01:56am Tuesday 10 December 2019

Secrets of Patient Safety Program Unraveled in Penn Collaborative Study

Charles Bosk

Funded in part by the Health Foundation in the U.K., the collaboration between researchers at the University of Pennsylvania, Johns Hopkins University and the University of Leicester has led to a deeper understanding of how patient safety initiatives like the Michigan program can succeed.

“Explaining Michigan: developing an ex post theory of a quality improvement program” by Mary Dixon-Woods and Emma-Louise Aveling of the University of Leicester, Charles Bosk of the University of Pennsylvania and Christine Goeschel and Peter Pronovost of Johns Hopkins University is published in the June edition of Milbank Quarterly.

The researchers found that one of the Michigan program’s most important features is that it explicitly outlined what hospitals had to do to improve patient safety, while leaving specific requirements up to the hospital personnel.  A critical aspect of the program was convincing participants that there was a problem capable of being solved.

“It was achieved by a combination of story-telling about real-life tragedies of patients who came to unnecessary harm in hospital and using hard data about infection rates,” said co-author Charles Bosk, a professor of sociology in Penn’s School of Arts and Sciences and a senior fellow in the Center for Bioethics at Penn.

“We knew this program worked. It not only helped to eliminate infections, it also reduced patient deaths,” said program leader Peter Pronovost of the Johns Hopkins University School of Medicine, named one of Time Magazine’s 100 most influential people in 2008 and a MacArthur Fellowship recipient. “The challenge was to figure out how it worked”.

Infection rates were continuously monitored at hospitals participating in the program, making it easier for hospital workers to track how well they were doing and where they needed to improve.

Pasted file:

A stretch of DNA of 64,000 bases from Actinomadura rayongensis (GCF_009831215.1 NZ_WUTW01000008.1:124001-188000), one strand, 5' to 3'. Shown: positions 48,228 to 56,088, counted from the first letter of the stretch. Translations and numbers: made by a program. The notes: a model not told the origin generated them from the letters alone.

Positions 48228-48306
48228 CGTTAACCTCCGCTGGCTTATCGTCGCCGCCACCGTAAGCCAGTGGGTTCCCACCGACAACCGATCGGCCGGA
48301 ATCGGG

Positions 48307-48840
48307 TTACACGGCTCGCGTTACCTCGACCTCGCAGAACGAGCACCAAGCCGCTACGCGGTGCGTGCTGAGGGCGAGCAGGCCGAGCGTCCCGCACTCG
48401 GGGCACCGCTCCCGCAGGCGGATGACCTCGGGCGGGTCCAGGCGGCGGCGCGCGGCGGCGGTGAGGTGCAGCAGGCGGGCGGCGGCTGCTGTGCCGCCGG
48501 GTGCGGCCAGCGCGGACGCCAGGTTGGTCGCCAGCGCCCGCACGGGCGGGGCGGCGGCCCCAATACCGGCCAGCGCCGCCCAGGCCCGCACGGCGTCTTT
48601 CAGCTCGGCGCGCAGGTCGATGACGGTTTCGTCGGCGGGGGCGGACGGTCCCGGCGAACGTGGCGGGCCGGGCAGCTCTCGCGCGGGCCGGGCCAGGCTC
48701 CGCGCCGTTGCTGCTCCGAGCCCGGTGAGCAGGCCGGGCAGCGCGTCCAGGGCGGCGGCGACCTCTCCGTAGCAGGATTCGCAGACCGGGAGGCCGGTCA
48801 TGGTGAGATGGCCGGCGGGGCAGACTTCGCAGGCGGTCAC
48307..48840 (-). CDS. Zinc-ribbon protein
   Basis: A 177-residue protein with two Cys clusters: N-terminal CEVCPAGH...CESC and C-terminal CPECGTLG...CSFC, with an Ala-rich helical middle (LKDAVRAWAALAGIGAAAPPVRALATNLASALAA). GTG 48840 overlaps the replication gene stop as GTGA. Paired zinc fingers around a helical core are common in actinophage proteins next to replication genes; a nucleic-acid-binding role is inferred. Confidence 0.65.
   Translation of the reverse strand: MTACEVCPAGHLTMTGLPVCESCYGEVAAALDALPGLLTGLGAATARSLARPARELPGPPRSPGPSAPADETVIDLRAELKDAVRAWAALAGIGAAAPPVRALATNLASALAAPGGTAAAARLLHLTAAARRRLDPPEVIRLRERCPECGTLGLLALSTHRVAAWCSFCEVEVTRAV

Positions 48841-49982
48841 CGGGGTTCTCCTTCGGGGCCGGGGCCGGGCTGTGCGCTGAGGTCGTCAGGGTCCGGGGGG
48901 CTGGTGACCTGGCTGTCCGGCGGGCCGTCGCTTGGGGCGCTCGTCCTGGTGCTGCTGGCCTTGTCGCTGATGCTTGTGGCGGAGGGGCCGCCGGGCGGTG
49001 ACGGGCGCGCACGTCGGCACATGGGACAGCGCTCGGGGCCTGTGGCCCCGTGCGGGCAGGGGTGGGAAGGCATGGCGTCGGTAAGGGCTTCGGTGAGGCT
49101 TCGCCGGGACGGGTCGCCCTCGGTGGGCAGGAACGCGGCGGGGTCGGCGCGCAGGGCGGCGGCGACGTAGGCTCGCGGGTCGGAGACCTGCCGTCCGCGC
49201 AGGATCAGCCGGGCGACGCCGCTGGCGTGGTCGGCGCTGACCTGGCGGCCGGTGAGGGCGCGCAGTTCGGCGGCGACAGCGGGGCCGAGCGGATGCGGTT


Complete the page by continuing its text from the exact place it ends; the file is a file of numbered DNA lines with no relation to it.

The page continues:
The authors conclude that that there are important lessons for others attempting patient safety improvements.  Checklists were an essential component but not the most important component of the Michigan program.

“It was much more than that,” said lead author Mary Dixon-Woods, professor of medical sociology at the University of Leicester. “It involved a community of people who over time created supportive relationships that enabled doctors and nurses in many hospitals to learn together, share good practice and exert positive pressure on each other to achieve the best outcomes for patients.”

The Michigan program, also known as the Keystone study, was designed to minimize the risk of patients getting catheter-related bloodstream infections in intensive care units. Each year, about 80,000 patients in the U.S. get these infections.  Between 30,000 and 60,000 of them die.  During the 18-month period when the Michigan program was implemented in 103 hospital intensive care units, infection rates dropped 66 percent, resulting in estimated savings of 2,000 lives and $200 million.

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